The Importance of Political Narrative

Telling stories is an important part of who we are, as a nation and as a species. There’s a huge amount of data thrust at us by the world, and, given that we can’t be experts in everything, the stories we tell ourselves and others are a very useful short-hand to help us make sense of the chaos around us.
By failing to realise the importance of storytelling, politicians and voters underestimate the ability of influential leaders to shape public opinion, rather than just chasing it.

In this essay we’ll begin by examining two the standard narratives that have been constructed around the 1983 and 1997 general elections; we’ll look at the part the idea of ‘economic competence’ played in returning the Tory Party to power in 2015; we’ll examine the way people latch onto tangible details over more important but more abstract details; move on to look at Labour’s messaging in the 2015 general election and the question of whether Miliband’s Labour or the SNP were more left-wing; examine debates around the minimum wage and the living wage; look at contemporary failures of political journalism; and then ask whether Jeremy Corbyn is electable.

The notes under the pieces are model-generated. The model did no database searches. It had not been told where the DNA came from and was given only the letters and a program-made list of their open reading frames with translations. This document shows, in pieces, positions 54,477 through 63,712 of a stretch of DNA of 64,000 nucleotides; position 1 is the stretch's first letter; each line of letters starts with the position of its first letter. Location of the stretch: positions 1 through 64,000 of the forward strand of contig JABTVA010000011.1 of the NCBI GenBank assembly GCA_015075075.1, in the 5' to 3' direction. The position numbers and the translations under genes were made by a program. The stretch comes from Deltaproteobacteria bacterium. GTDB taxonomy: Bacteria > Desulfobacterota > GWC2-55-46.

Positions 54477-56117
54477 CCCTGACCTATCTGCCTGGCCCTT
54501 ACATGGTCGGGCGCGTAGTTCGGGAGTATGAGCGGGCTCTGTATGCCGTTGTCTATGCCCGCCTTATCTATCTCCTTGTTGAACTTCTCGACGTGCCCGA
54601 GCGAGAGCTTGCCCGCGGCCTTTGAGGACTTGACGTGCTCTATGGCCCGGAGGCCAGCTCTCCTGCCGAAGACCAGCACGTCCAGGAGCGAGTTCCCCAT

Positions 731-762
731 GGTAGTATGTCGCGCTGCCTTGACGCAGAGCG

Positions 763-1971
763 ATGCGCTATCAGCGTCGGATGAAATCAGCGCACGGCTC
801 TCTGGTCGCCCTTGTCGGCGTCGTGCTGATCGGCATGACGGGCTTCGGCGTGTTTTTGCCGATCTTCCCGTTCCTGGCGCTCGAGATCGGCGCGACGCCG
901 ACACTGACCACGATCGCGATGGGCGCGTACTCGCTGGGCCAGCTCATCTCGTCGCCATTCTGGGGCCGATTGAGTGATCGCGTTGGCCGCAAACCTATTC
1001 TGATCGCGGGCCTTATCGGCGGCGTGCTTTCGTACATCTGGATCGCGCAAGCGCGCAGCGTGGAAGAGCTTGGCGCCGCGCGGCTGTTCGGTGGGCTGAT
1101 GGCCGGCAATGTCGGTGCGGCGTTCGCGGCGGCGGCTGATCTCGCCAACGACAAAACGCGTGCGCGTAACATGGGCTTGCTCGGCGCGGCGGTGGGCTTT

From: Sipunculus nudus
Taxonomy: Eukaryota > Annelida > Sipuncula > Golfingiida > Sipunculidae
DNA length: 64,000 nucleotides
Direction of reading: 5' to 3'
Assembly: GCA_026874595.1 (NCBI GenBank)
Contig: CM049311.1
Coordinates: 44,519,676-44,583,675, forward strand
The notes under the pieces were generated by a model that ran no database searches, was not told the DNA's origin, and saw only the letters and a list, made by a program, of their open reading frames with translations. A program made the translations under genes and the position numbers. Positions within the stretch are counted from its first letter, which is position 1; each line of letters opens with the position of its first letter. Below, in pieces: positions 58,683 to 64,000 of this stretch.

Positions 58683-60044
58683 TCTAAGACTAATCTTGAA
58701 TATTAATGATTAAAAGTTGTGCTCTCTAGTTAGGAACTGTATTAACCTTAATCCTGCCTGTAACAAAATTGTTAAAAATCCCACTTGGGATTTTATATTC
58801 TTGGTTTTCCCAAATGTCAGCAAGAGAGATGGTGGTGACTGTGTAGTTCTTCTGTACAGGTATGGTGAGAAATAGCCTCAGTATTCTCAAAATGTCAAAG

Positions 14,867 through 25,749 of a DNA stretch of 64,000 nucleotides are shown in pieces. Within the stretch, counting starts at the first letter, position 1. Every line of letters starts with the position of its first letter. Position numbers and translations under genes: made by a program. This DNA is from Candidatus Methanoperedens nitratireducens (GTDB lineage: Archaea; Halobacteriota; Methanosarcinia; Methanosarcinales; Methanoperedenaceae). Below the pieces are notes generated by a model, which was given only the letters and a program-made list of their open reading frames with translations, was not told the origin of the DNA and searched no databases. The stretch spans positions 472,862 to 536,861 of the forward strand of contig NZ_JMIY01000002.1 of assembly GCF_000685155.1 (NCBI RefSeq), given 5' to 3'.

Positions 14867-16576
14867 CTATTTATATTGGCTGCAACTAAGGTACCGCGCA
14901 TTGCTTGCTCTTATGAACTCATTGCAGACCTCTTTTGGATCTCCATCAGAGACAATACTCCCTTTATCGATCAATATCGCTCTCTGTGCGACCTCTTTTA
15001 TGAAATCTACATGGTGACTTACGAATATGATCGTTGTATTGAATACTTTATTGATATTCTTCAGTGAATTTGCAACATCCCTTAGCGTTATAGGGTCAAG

Continue reading “The Importance of Political Narrative”


Arriva’s Romanian Scapegoats

This mini-rant first appeared on our Facebook page

One of the ‘trending topics’ on Facebook is that an applicant for a job driving buses for Arriva was refused an interview because he’s not Romanian.

Arriva Dart / Pointer on Burton on Trent route 3B, February 2011 by Dan Sellers.

If you’ve noticed this story superficially, it’s generally portrayed as Brits being treated as second class citizens in their own country, preference given to the foreigners, etc. You can predict who’s selling this version – the usual suspects such as the Daily Mail, Express, Breitbart and so on.

But when you look deeper into the story, it seems that Arriva have been overcharging the immigrant drivers for the housing they’ve arranged, with 7 people living together in a 3 bedroom house. Between the 7 of them, they were paying £700 a week for a 3-bedroom house, back to an agency that Arriva had arranged a deal with.

Foreign workers are not the enemy. Exploitative bosses are.

Further reading: Bus drivers in Hemel are ‘living in cramped conditions and can’t speak basic English’